This means books-by-mail programs often serve seniors and the medically vulnerable, and that could present problems if it appears the virus can be easily spread by mail (currently, the Centers for Disease Control and Prevention says that the virus seems to spread most readily through person-to-person contact, with spread through contaminated surfaces possible but less likely).

One outlier, however, is the Orange County Public Library, which has 17 locations in and around Orlando, Florida. Since the early 1970s, this library system has served any county resident with a library card with its books-by-mail program, called Materials Access from Your Library, or MAYL.

The reason for its broad availability is simple, says Mike Donohue, the library’s community outreach coordinator. “My understanding is that it was done simply to offer a greater level of service and convenience to our customers.”

And those customers are embracing this service even more now that the library locations are closed. Library staff announced on March 17 that the libraries would close temporarily at the end of business that day. Starting that same day, requests for books by mail have been at least double, and sometimes triple, what they are typically.

According to Donohue, a regular weekday might see 1,100 to 1,300 requests. On March 17, requests topped 3,300; on March 18, there were 3,076; and on March 19, 2,705.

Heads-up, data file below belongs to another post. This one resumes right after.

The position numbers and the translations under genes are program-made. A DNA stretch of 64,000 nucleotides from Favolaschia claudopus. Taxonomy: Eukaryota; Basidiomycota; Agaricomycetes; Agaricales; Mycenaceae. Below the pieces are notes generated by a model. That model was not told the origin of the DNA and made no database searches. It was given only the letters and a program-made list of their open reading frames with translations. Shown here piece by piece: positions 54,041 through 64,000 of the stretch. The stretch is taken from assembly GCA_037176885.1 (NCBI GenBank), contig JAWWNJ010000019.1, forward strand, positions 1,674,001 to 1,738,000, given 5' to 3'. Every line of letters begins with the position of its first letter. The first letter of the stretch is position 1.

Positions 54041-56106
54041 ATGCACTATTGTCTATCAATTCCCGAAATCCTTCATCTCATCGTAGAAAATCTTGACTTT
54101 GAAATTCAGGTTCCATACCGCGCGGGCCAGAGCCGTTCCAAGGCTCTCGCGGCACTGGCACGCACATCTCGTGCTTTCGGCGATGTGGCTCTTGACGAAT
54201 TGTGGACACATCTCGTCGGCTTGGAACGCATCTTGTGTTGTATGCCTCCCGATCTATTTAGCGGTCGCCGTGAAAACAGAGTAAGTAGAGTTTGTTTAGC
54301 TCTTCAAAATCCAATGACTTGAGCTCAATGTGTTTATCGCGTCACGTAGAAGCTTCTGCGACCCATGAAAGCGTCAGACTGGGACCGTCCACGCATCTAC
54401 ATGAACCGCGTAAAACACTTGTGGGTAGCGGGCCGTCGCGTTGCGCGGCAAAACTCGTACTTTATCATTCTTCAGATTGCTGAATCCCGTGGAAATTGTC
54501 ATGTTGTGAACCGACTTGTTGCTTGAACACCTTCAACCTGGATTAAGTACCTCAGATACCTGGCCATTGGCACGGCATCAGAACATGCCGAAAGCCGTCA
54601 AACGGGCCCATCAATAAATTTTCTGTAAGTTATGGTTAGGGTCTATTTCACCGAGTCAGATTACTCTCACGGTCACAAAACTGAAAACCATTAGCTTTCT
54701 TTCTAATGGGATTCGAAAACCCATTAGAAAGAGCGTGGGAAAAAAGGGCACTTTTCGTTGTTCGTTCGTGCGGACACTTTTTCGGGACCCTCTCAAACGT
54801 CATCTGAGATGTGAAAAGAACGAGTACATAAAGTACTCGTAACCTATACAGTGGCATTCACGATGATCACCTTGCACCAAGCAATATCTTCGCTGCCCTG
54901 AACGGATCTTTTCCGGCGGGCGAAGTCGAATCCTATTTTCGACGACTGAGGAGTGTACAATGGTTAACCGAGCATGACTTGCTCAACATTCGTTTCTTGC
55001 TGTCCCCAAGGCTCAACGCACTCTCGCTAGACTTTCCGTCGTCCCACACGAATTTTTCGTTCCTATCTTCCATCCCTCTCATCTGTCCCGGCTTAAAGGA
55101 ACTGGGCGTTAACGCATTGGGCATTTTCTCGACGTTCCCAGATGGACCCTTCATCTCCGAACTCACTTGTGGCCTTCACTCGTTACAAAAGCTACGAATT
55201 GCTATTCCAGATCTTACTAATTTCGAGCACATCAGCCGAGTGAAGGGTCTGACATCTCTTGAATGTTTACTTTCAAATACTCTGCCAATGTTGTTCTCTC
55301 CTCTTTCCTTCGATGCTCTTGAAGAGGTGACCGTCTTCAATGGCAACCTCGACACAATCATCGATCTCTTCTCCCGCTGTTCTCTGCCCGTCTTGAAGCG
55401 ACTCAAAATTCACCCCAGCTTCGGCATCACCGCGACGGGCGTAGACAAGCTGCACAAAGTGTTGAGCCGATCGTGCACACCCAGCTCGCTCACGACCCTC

So far, library card holders haven’t been very vocal regarding fears over spreading the virus through contact with library books. “We have not heard any concerns from our customers about spreading the virus through books or other items that are being delivered,” Donohue says. “We’ve seen a significant amount of support from customers on social media thanking us for continuing to provide this service during a trying time … the measurable increase in demand is also evidence of its value.”

One interesting consideration that every library still lending physical books — whether by mail or through pickup — has to take into account is that with due dates extended almost universally, they won’t be able to fulfill every patron’s request.

“In the last two days we were open, we checked out 3,200 items,” Jones says. “That’s basically half a month’s worth of items in two days. In some ways it’s gratifying, because it shows how much people value library services … but right now, we have what we have, and if someone calls and says do you have the latest James Patterson, the answer is probably no, we don’t. But if you want to rely on a librarian to pick out five mysteries for you, give us a call.”

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Elizabeth Pandolfi is a freelance arts and culture journalist. She is the former arts editor of the Charleston City Paper, and her work has appeared in Art and Antiques magazine, Charleston magazine, WNC magazine, and other publications. 

Tags: covid-19librariesorlando